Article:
I was recently contacted by a guitarist looking far a new amp. He first asked if I have a Texas Tone 12 with reverb but not tremolo. He’s gigged with that amp, and was looking for something specific. I have a reverb amp in my line but it’s a totally different circuit with different characteristics.
Because he plays slide on a Gibson SG in a duo, sometimes playing small gigs, he was looking for an amp that has those Texas Tone 12 cleans and that breaks up nicely when he pushes it a little (Princeton-esque), and that has a sweet reverb. All the other amps he tried “sound great but the volume I have to get to push the breakup creates too much stage volume for the shows we’re playing,” and that “all my sound guys keep telling me to turn it down.”
We corresponded back and forth, with him telling me what he wanted, sonically, physically, and cosmetically.
- Ivory/cream like a Texas Tone 12, with black grille, chrome trim
- A shrunken down Super Reverb
- Texas Tone 12 was a bit too much volume
- 3-band EQ
- Tube rectifier sag
- Single 10″ or 12″ speaker
- Princeton style cab
- Fender brownface knobs, with number on the faceplate
The speaker selection process was interesting. When browsing speaker websites and specs, they say things such as, speaker ‘A’ has “vintage American tone with punchy lows and warm, smooth, bluesy mids and highs, while speaker ‘B’ has “Fatter tone with more depth,” but the response graphs tell a different story. Speaker ‘A’ has a much louder treble peak, while speaker ‘B’ was more balanced, with a pinch more bass. He chose speaker ‘B’, based on the charts – balance, and presence – and I concurred. We also chose a 10 rather than a 12, due to his choice of thick tone from the guitar.
I took his input, and went to work designing an amp that would fit his needs.
Starting with a Princeton Reverb cab and chassis, and our chosen speaker, I went with the same cosmetics as the “Honeybeard” Texas Tone 12 – Ivory Tolex, bluesbreaker style grille cloth, chrome corners and handle, and added a black faceplate with white numbers and cream colored knobs. That was the easy part.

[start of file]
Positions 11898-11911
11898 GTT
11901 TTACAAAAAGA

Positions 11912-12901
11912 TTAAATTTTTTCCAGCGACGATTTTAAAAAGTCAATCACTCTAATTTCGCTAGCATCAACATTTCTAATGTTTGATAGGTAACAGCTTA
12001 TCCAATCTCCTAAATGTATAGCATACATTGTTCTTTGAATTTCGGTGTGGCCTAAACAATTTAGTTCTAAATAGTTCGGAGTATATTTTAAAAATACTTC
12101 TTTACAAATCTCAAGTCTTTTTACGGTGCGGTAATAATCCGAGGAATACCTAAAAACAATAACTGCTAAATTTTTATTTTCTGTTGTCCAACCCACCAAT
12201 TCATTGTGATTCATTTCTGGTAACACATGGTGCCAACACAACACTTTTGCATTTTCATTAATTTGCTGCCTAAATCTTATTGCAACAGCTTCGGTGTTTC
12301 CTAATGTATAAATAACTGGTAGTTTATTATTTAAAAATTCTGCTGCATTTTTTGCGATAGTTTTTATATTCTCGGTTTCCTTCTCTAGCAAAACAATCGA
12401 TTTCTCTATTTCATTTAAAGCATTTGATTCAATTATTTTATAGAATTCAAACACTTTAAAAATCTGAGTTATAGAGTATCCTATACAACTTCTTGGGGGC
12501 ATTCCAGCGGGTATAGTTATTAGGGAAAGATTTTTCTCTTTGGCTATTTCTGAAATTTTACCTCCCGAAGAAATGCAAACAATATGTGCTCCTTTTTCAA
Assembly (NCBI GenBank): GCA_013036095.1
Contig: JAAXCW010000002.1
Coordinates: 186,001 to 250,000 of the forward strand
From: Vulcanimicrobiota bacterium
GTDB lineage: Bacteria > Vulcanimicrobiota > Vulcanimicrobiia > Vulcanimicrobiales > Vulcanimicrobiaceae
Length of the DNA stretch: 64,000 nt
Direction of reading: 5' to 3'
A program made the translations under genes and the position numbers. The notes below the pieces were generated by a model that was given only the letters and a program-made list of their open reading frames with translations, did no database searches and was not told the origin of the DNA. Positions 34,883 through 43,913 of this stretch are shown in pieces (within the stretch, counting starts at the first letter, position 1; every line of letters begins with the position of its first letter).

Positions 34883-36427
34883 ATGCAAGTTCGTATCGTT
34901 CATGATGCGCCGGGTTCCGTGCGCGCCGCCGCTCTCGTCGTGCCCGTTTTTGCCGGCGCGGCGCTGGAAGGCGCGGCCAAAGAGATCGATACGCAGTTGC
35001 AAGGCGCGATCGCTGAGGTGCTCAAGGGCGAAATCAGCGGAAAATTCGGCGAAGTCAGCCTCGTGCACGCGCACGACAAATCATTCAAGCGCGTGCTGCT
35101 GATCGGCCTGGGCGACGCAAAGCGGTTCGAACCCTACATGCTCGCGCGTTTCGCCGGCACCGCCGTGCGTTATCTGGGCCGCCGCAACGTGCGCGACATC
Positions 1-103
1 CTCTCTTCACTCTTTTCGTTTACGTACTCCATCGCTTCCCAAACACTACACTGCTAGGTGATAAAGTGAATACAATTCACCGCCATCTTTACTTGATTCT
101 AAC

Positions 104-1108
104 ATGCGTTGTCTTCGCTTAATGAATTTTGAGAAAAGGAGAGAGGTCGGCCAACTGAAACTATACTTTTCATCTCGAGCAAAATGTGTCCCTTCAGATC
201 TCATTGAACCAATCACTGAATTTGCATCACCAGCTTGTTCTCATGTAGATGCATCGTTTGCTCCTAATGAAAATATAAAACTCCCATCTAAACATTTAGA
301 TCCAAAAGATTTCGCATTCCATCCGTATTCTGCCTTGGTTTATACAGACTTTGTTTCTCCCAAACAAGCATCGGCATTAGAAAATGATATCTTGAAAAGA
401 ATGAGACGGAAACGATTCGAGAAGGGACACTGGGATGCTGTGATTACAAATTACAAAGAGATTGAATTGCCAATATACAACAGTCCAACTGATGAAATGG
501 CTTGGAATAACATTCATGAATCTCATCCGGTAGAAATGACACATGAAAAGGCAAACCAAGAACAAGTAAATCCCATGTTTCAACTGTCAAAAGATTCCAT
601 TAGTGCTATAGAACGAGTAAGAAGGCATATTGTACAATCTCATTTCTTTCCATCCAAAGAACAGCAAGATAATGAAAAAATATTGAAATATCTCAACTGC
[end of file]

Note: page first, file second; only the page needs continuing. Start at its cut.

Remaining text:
Because he wanted reverb and no tremolo in a Princeton Reverb package, I chose an AA1164 “reverb-no-trem” layout. However, I made numerous major and minor changes and tweaks to the AA1164 circuit, all keeping in mind the desired outcome.
- Re-voice the 1st gain stage for his Gibson SG.
- Add a Mid-range control to the Treble and Bass tone stack, comparing calculations and frequency response.
- Less of a mid scoop than a typical blackface amp
- Shifting the base frequency of the mid scoop.
- Shifting the frequency of the Bass control
- Re-voice the split-load phase splitter for smoother breakup and less raspy distortion.
- Changes to the output section with grid stoppers and a half-power switch to allow the power tubes to break up at lower volumes.
- 5U4 tube rectifier. This, of course, changes the high voltage levels, requiring requisite changes throughout.
- Other changes non-specified.
I was pleased with the result. The half power switch along with High and Low gain inputs, allow plenty of flexibility. Using the Low input and half power yields plenty of warm tube breakup at low volumes, great for more intimate shows Using the High input and full power allows for opening up the amp for more volume for larger shows with a full band.
The design and resulting amplifier seems to have fit the bill! We all like the amp. After his first gig, which was with a full band, he commented, “Tone for days!”. I simultaneously breathe a sigh of relief and nod a satisfied smile.
Video of on-stage Low Volume Growl at an intimate concert at The Groove Nashville.